“It allows us to take a large shipment and split it into smaller shipments, put it on barges and into separate containers and send it directly to the port it affects,” she said.

story continues below

The project includes an extension of the existing berth from 182 metres to 325m and construction of a new truck gate, warehouse and administration and maintenance building. The existing diesel quay crane will be replaced with two 16 container-wide electric quay cranes. The terminal’s container yard storage area will be expanded to create an operational capacity of 280,000 shipping containers.

Upgrades to drainage, sewer, electrical, water and security systems are also in the project plans.

READ ALSO: Federal government commits $46 million to expand Port of Nanaimo’s Duke Point operations

Nanaimo Mayor Leonard Krog said in the video announcement that the expansion of Duke Point shipping operations will lead to jobs and prosperity and other benefits.

“It enables us to be the central port for Vancouver Island that we believe Nanaimo to be,” he said, pointing out that more than half the Island’s population lives north of the Malahat. “This is just part of a long-term integration of transportation and goods delivery that’s really important and will help benefit our economy for decades.”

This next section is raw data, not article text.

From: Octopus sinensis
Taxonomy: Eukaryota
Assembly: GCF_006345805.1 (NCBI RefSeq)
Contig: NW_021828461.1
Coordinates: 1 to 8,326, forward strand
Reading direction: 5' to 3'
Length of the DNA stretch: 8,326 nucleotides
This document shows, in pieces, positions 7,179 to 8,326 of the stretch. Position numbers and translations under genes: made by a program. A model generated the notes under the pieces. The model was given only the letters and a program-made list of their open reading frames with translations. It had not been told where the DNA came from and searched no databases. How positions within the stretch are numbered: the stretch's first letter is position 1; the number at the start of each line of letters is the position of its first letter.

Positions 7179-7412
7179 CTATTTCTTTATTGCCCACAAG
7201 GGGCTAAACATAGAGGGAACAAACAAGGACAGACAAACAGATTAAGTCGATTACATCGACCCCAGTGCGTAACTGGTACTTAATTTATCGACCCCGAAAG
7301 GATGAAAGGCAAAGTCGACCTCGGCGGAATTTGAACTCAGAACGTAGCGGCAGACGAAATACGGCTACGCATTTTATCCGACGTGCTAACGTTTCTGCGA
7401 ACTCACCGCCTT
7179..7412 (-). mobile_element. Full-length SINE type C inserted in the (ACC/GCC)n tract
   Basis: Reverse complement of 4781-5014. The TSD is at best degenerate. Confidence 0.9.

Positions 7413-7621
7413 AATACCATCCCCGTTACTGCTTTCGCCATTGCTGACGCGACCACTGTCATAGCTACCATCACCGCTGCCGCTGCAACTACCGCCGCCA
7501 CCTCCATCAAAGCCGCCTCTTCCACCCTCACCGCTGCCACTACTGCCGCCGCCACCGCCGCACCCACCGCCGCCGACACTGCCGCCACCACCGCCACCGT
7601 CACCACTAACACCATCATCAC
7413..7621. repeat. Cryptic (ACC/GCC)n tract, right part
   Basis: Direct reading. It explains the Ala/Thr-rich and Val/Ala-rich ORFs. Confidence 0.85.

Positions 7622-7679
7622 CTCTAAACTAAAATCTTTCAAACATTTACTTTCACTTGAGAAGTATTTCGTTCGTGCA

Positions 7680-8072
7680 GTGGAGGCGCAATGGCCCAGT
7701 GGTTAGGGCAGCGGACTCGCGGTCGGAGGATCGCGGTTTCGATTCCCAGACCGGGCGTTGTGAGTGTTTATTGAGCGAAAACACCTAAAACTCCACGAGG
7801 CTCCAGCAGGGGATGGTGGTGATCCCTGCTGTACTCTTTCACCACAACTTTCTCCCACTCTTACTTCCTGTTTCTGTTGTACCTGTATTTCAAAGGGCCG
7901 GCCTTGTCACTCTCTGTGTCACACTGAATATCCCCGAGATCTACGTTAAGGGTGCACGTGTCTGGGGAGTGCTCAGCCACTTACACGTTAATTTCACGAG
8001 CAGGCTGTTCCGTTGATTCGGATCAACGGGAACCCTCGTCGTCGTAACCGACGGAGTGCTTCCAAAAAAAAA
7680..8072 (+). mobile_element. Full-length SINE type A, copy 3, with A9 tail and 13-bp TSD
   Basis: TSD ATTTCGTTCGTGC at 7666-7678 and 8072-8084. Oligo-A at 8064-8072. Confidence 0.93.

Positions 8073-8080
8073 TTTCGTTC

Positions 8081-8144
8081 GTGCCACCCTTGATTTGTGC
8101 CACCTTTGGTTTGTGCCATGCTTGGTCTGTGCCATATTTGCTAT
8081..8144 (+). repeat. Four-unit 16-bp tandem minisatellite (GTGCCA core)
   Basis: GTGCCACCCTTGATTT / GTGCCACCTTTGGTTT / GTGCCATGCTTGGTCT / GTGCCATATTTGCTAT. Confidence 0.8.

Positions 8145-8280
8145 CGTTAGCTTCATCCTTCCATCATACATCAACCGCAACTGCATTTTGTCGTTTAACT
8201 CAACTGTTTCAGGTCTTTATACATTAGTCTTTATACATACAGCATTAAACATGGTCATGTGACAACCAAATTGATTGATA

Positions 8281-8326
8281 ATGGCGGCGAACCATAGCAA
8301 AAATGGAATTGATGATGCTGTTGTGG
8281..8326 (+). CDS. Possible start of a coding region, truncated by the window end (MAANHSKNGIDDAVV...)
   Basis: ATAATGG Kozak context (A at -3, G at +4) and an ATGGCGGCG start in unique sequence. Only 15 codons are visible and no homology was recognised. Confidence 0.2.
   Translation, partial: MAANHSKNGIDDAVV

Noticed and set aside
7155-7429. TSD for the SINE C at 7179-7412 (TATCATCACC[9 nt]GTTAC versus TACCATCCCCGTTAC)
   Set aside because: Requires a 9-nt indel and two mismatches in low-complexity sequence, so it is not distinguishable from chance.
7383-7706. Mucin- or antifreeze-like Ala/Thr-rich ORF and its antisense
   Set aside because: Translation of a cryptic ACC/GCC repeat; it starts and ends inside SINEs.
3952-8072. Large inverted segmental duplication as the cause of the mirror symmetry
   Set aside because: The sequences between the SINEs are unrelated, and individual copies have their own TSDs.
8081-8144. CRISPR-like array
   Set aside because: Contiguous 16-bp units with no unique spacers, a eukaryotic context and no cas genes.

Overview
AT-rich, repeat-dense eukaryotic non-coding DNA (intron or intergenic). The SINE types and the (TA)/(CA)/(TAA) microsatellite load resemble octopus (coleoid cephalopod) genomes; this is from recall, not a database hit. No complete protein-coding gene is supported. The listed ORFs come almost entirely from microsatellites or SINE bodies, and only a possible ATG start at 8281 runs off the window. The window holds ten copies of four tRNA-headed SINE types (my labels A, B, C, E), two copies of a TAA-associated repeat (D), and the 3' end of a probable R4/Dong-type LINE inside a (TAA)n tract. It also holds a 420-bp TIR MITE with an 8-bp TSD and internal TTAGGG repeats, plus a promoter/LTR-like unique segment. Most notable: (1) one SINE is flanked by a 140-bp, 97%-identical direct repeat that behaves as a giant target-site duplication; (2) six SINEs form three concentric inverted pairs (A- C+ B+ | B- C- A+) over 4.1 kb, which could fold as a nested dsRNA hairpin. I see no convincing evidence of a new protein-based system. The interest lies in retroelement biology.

Sheila Malcolmson, Nanaimo MLA, said in a press release that the B.C. government is investing in infrastructure projects that have the potential to help people in the short-term and beyond the pandemic.

“Investing in the Nanaimo port … will improve western trade corridors and help local businesses get goods to market,” she said.

DP World is also involved in terminal operations in Vancouver, Surrey, Prince Rupert, and Saint John, N.B.

For more news from Vancouver Island and beyond delivered daily into your inbox, please click here.

READ ALSO: Infrastructure, internet, industrial land key to Nanaimo’s economic development strategy



photos@nanaimobulletin.com
Like us on
Facebook and follow us on Twitter

Business and IndustrialDP WorldNanaimotrade

Get local stories you won't find anywhere else right to your inbox.